Furthermore, the CBs have to manage the data — not the ABs — leaving a garbled mess. Just look at this selection menu when trying to filter for “ISO 9001.”
This only results when you allow users to enter data without checking it against an approved list of entries.
Now notice that CertSearch still allows you to search for certificates issued against ISO 9001:2008, remembering that all such certificates were canceled years ago. But Ramaley claims “the database is nearly 100% reliable” and cannot contain bad certificates. A search for ISO 9001:2008 certs came up empty, at least, but this problem was reported literally a year ago, and the IAF never took action to clean it up. (It’s also not clear why the database offers to search for “ISO 9001:2018” which doesn’t even exist.)
By all evidence, the IAF has done nothing to fix problems with its database nor take the one-step action it needs to in order to ensure full participation. (Again, that’s to make it mandatory.) Instead, it has trotted out a rotating band of grinning, willful toadies like Sheronda Jeffries and Grant Ramaley to make fact-free, falsehood-laden videos and articles claiming magical powers that CertSearch most definitely does not have.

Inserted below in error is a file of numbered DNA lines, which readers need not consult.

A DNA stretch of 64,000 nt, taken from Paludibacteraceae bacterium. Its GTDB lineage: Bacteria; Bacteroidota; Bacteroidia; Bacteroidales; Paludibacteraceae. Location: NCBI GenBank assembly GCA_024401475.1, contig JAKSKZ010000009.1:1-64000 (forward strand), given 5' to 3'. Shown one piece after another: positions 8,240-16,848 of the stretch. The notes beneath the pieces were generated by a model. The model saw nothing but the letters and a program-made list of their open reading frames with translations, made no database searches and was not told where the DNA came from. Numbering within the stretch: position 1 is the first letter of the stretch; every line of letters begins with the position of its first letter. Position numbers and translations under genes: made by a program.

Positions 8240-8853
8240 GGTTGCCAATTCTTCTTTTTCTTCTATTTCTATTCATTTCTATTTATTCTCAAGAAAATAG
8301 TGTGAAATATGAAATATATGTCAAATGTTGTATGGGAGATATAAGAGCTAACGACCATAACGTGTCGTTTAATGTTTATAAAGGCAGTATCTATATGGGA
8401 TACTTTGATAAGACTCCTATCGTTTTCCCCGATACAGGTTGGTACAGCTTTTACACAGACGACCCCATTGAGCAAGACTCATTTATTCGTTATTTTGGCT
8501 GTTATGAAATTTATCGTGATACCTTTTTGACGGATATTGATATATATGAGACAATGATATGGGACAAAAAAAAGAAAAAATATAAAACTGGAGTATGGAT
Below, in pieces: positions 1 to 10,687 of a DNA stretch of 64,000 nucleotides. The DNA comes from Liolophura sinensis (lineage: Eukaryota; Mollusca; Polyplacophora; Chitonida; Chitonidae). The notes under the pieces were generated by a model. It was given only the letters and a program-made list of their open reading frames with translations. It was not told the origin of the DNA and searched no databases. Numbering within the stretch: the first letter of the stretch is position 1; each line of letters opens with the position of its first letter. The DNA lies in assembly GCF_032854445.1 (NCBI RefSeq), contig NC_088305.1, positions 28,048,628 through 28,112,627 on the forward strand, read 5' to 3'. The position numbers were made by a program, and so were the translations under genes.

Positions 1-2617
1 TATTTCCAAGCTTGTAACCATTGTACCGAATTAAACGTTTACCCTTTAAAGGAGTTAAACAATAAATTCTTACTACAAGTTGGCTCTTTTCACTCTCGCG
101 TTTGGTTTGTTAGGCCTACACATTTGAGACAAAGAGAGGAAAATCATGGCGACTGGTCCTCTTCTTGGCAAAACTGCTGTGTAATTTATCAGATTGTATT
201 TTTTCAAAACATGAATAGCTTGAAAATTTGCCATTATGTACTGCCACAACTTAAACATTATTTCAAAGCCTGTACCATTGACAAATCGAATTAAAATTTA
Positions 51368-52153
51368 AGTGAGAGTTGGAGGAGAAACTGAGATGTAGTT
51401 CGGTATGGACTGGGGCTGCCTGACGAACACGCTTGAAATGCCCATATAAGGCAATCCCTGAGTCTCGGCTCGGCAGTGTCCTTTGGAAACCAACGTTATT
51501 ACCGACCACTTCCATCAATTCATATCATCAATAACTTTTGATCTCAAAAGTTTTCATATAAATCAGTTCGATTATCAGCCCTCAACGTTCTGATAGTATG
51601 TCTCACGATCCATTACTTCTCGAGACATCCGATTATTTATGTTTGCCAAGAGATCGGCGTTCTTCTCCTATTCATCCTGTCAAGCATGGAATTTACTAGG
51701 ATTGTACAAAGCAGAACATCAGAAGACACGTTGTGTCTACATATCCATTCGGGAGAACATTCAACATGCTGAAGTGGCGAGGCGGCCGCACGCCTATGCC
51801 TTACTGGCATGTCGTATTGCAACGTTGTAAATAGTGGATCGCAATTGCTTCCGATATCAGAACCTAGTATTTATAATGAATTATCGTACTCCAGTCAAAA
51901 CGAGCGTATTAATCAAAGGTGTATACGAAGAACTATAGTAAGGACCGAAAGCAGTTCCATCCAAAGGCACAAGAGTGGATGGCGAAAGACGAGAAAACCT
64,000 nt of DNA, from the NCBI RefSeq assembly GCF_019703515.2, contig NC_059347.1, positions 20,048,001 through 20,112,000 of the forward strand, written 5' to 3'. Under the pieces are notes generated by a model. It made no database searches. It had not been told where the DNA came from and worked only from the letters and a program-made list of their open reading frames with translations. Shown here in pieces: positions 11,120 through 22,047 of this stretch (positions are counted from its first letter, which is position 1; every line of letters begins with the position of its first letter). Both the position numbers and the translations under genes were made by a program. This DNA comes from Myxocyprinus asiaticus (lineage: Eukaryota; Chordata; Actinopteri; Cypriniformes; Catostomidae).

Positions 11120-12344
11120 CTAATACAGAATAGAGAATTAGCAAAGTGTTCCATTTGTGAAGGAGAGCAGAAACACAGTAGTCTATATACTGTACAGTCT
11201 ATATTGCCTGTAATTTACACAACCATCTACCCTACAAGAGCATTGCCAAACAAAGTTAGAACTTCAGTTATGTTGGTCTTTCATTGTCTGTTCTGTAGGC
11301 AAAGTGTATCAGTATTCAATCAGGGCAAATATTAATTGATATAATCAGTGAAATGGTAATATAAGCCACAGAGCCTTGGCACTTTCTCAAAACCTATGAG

Under China’s management, the IAF has turned into a thuggish, corrupt, and unreliable seller of lies. Nothing about the IAF can be trusted, and it should be investigated for fraud. Fortunately, it’s located (currently) in the US, and this type of fraud — deceptive advertising and deceit — largely goes unpunished. The US Federal Trade Commission would be responsible for investigating the IAF, but the FTC is woefully understaffed and underfunded, and can barely do the few things it’s tasked with already. Filing complaints with the FTC is just a slower way of deleting something.
So for now, Xiao Jianhua’s personal “mafiosita” scam continues, with people like Ramaley complicit in spreading lies on an international scale.
About Christopher Paris
Christopher Paris is the founder and VP Operations of Oxebridge. He has over 30 years' experience implementing ISO 9001 and AS9100 systems, and is a vocal advocate for the development and use of standards from the point of view of actual users. He is the author of Surviving ISO 9001 and Surviving AS9100. He reviews wines for the irreverent wine blog, Winepisser.